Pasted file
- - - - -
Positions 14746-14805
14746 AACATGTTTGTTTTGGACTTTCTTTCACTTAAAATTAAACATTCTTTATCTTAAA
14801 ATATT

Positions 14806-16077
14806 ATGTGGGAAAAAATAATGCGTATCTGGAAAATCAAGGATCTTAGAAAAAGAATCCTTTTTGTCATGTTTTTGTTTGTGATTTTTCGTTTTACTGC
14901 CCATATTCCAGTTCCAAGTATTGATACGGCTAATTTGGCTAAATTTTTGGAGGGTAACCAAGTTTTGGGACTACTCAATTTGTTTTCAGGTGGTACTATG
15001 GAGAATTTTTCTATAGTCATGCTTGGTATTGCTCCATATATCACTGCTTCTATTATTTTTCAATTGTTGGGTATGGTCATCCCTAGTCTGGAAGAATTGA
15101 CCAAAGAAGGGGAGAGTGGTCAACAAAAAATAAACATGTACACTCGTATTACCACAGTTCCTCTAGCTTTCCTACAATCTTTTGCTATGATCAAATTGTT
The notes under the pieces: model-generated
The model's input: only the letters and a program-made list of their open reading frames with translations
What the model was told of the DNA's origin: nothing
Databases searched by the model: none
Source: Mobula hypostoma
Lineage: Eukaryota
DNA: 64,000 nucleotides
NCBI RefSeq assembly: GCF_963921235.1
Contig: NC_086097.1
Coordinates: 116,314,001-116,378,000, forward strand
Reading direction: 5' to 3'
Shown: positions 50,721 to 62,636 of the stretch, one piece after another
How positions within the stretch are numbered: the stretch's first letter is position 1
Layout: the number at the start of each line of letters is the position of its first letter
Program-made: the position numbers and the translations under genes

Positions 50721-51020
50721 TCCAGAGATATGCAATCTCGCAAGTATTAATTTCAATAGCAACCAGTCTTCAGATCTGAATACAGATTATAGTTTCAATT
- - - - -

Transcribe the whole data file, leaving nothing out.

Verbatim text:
Positions 14746-14805
14746 AACATGTTTGTTTTGGACTTTCTTTCACTTAAAATTAAACATTCTTTATCTTAAA
14801 ATATT

Positions 14806-16077
14806 ATGTGGGAAAAAATAATGCGTATCTGGAAAATCAAGGATCTTAGAAAAAGAATCCTTTTTGTCATGTTTTTGTTTGTGATTTTTCGTTTTACTGC
14901 CCATATTCCAGTTCCAAGTATTGATACGGCTAATTTGGCTAAATTTTTGGAGGGTAACCAAGTTTTGGGACTACTCAATTTGTTTTCAGGTGGTACTATG
15001 GAGAATTTTTCTATAGTCATGCTTGGTATTGCTCCATATATCACTGCTTCTATTATTTTTCAATTGTTGGGTATGGTCATCCCTAGTCTGGAAGAATTGA
15101 CCAAAGAAGGGGAGAGTGGTCAACAAAAAATAAACATGTACACTCGTATTACCACAGTTCCTCTAGCTTTCCTACAATCTTTTGCTATGATCAAATTGTT
The notes under the pieces: model-generated
The model's input: only the letters and a program-made list of their open reading frames with translations
What the model was told of the DNA's origin: nothing
Databases searched by the model: none
Source: Mobula hypostoma
Lineage: Eukaryota
DNA: 64,000 nucleotides
NCBI RefSeq assembly: GCF_963921235.1
Contig: NC_086097.1
Coordinates: 116,314,001-116,378,000, forward strand
Reading direction: 5' to 3'
Shown: positions 50,721 to 62,636 of the stretch, one piece after another
How positions within the stretch are numbered: the stretch's first letter is position 1
Layout: the number at the start of each line of letters is the position of its first letter
Program-made: the position numbers and the translations under genes

Positions 50721-51020
50721 TCCAGAGATATGCAATCTCGCAAGTATTAATTTCAATAGCAACCAGTCTTCAGATCTGAATACAGATTATAGTTTCAATT